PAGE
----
Charlie Baker is the president and CEO of Harvard Pilgrim Health
Care, Inc., a nonprofit health plan that covers more than 1 million New
Englanders. Baker blogs regularly at Let’s Talk Health Care.
I was in a meeting the other day when someone said — mostly in exasperation — "Everyone’s for affordable health care for everyone, but no one cares very much about dealing with the cost of health care.”
I’m sure that truer words have been spoken, but I can’t think of any off the top of my head. It’s too bad. Somehow, we’ve divorced the coverage/affordability question from the cost question, and we pay for it – everyday.
In a recent article in the Journal of the American Medical Association (JAMA), bio-ethicist Zeke Emanuel from the National Institutes of Health, put it pretty well — “Without controlling health care cost, any attempt at universal coverage will be transient. Sustainable expansion of coverage to all Americans requires credible changes in the rate of health care inflation. In the strange calculus that is American politics, the more politically salient issue of costs may provide a better way to achieve the comprehensive reforms necessary to cover the uninsured that the hitherto futile direct moral appeal.”
It shouldn’t be that hard to accept the notion that it’s easier to
cover more people if health care costs are under control – and harder
to cover more people when they are not. But, most of the time, the
coverage debate has been only about coverage – and not about cost.
pretty sure there’s a morality play in here somewhere — that covering
people is a moral issue, while controlling the increase in health care
costs is an economic one. For some, arguing the rightness of providing
coverage is more compelling than engaging in the grind that comes with
discussing what to do about health care cost increases. But, the
simple fact remains that covering more people is intrinsically linked
to health care costs. If costs go up, coverage goes down – and vice
Two years ago, Massachusetts enacted major health care coverage expansion legislation, which did very little to deal with health care costs. As the cost of implementing the new law became clearer (and higher), everyone began discussing how hard people would need to work on the health care cost issue to preserve and expand on the gains made under health care reform. Yet here we are in 2008, there are significant pieces of health care legislation under discussion in the closing days of this legislative session. Unfortunately, some of the proposals being considered would raise health care costs if passed – a big step backward in efforts to reduce the increase in health care costs.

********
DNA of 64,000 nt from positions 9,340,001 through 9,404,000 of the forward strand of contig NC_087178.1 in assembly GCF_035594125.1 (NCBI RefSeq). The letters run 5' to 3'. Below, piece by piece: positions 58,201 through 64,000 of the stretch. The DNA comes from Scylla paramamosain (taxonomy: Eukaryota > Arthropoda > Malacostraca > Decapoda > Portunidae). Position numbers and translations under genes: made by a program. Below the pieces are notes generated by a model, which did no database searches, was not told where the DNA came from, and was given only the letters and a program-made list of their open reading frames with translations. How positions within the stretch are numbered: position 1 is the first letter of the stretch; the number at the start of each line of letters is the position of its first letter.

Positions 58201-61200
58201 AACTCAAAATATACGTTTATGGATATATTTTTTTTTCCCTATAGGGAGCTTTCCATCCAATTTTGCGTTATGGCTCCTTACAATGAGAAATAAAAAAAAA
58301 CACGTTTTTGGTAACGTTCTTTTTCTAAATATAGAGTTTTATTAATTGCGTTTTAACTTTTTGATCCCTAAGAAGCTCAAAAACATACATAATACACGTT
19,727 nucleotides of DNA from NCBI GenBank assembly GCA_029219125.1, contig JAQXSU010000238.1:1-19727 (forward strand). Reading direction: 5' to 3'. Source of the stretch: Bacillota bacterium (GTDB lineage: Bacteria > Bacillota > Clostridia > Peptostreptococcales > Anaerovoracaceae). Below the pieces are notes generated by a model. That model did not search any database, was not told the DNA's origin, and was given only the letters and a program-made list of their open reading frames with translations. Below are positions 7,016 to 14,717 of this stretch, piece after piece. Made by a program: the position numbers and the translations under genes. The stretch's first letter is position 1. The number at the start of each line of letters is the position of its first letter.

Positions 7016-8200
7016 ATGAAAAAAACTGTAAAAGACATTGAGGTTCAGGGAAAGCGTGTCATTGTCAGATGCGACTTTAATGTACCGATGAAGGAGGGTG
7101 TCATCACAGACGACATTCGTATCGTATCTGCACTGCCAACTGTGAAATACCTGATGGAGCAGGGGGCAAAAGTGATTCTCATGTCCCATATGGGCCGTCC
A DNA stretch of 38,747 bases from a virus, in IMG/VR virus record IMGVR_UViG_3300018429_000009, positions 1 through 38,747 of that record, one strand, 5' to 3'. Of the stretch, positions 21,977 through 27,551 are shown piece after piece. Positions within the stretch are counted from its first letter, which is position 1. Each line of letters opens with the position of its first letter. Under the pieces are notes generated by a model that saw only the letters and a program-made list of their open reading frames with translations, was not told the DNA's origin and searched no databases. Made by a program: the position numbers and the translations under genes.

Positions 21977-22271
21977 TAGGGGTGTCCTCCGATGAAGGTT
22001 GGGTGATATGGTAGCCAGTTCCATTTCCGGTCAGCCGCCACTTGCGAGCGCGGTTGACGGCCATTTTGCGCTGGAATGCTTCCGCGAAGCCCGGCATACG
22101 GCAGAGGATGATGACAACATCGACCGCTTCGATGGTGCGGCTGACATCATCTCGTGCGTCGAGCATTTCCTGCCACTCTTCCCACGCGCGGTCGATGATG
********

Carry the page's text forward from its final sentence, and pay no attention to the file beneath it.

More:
Why? Because it’s easier to talk about doing more things for more people than it is to talk about taking costs out of the system.
Two people in Massachusetts who’ve been willing to discuss both issues at the same time are Alan Sager and Deborah Socolar from the Boston University School of Public Health. Sager and Socolar have maintained – for a long time – that there is no answer to the coverage question that can work without fundamental reform of the delivery and payment systems. They offered up an op-ed in the Boston Globe the other day that basically said health care reform — and the ongoing expansion of coverage – cannot be maintained without a major change in the payment system. In this case, they recommend moving away from fee-for-service, which pays for volume, but not outcome – to something more like – GASP – capitation – in which physicians would receive monthly payments in exchange for managing all of the care someone requires.
Many people may recall that capitation failed in the 1990s, mostly because most physicians rejected it – and once they rejected it, patients and policymakers rejected it, too. Health plans also did a mediocre job of incorporating the risk inherent in serving people requiring different levels of care into the payments they made to physicians thereby speeding up physician dissatisfaction with the whole concept. After all, should someone who’s taking care of three patients with cancer and two with HIV get paid the same budgeted amount as someone who’s taking care of five healthy 25 year-olds? To solve this issue, Sager and Socolar suggest using risk-adjusted payments that account for the relative health of each group of patients served by a physician and his or her practice, and they propose to only include those physicians who are willing to try this approach. This idea may work for some, but I don’t think capitation – even if it’s risk-based – is going to bring too many physicians back into a financial risk arrangement.
Still, I share their larger perspective that coverage and cost have to be discussed together, and that our chances for sustaining health care reform improve the more we do to lower the increase in health care spending. Unfortunately, the discussion in Massachusetts this year has been mostly about expanding mandated health benefits, reducing coverage options for employers and individuals by increasing minimum benefit requirements, and collecting more money from participants – health plans, employers, providers and consumers – to fund unanticipated expenses.
Health care reform will not succeed if this keeps up. People who care about health care coverage need to engage as aggressively on the cost question as they do on the coverage question. Otherwise, the ongoing expansion in coverage that they fought for and care about will not be sustainable.